Tips - do not lift excess weight and use momentum to swing the barbell up. Use a lighter weight and keep the movement slow and controlled. For variety you can use different types of barbells (i.e. an ez curl bar) to work the muscles at different angles. You can also do this exercise with a bar attached to a low cable pulley.

Standing Dumbbell Curls This exercise is similar to the barbell curl. It works the biceps and forearms.

Grab a pair of dumbbells. Stand with your feet shoulder width apart. Let the dumbbells hang at arms length on each side of your body. Keep your elbows close to your torso at all times. Moving only your forearms, use your bicep strength to curl the dumbbells up to shoulder level. Rotate your hands so that your palms are facing upwards at the top. Hold this position for a second to maximize the peak contraction in the biceps. Slowly lower the dumbbells to the starting position. Repeat. Tips - do not lift excess weight and use momentum to swing the dumbbells up. Use a lighter weight and keep the movement slow and controlled. For variety you can do this exercise with one arm at a time. Dumbbell Hammer Curls This exercise is similar to the dumbbell curl. It works the biceps, brachialis, and forearms.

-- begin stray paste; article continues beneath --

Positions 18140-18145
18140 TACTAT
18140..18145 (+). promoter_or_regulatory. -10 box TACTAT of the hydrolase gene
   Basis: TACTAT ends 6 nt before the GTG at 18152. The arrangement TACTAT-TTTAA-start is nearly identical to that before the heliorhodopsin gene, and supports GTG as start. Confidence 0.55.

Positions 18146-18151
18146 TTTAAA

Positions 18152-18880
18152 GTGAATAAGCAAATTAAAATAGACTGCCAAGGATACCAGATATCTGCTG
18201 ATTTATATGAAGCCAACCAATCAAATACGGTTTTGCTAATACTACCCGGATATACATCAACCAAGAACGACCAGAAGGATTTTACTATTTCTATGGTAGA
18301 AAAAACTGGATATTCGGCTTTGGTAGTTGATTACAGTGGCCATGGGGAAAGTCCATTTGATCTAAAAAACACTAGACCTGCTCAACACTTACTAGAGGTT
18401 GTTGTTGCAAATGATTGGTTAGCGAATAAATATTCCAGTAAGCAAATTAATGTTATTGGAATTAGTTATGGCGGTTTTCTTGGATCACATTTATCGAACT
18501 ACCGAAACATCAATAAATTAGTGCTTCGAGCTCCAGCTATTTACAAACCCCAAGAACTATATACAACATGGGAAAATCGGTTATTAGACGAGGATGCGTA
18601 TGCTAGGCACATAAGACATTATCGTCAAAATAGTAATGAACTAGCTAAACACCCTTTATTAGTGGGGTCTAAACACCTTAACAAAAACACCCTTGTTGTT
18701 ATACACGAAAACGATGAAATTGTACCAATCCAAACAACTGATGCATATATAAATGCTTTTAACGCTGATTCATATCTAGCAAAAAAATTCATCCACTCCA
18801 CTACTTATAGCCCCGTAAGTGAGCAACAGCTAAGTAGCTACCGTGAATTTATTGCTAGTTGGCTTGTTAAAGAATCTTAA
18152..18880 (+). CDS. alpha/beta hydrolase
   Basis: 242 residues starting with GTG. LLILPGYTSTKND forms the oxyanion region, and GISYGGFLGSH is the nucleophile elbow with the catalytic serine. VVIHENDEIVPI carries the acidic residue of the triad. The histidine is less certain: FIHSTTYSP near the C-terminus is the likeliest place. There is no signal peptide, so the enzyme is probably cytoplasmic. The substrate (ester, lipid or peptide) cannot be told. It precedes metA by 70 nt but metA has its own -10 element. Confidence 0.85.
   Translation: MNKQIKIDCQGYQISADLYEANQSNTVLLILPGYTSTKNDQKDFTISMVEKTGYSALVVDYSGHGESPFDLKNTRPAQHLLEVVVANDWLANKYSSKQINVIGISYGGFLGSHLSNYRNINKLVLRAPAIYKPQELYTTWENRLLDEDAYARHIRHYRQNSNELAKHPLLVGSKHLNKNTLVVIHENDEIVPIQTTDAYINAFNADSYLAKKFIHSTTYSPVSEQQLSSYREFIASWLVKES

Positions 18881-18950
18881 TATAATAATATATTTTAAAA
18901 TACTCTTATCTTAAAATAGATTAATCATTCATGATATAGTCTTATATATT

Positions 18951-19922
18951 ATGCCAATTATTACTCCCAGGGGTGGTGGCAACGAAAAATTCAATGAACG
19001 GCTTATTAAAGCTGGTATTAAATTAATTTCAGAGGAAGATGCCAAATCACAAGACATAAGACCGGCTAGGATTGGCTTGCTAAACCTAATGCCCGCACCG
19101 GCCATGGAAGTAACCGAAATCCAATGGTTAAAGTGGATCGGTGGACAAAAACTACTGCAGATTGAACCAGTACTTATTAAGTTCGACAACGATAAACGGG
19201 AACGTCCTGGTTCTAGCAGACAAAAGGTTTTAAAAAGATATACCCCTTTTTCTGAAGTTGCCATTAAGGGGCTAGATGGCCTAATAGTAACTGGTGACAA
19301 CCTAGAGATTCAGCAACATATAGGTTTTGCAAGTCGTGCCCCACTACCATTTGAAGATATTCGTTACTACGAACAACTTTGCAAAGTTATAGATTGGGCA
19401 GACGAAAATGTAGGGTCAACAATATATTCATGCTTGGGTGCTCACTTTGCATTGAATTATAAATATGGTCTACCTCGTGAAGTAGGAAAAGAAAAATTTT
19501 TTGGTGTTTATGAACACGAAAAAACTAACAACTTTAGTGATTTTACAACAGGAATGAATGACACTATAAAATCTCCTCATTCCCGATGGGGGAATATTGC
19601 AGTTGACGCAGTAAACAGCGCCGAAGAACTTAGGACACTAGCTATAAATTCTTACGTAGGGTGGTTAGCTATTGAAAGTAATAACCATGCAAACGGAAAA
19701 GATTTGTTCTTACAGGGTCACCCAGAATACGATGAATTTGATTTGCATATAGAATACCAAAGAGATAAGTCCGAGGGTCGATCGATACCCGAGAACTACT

Grab a pair of dumbbells. Stand with your feet shoulder width apart. Let the dumbbells hang at arms length on each side of your body. Keep your elbows close to your torso at all times and keep the palms of your hands facing each other. Moving only your forearms, use your bicep and forearm strength to curl the dumbbells up to shoulder level. Do not rotate your hands as you curl the dumbbells. Hold the top position for a second to maximize the peak contraction in the biceps. Slowly lower the dumbbells to the starting position. Repeat. Tips - do not lift excess weight and use momentum to swing the dumbbells up. Use a lighter weight and keep the movement slow and controlled. For variety you can do this exercise with one arm at a time. Incline Dumbbell Curls This exercise is similar to the standing dumbbell curl. It works the biceps and forearms.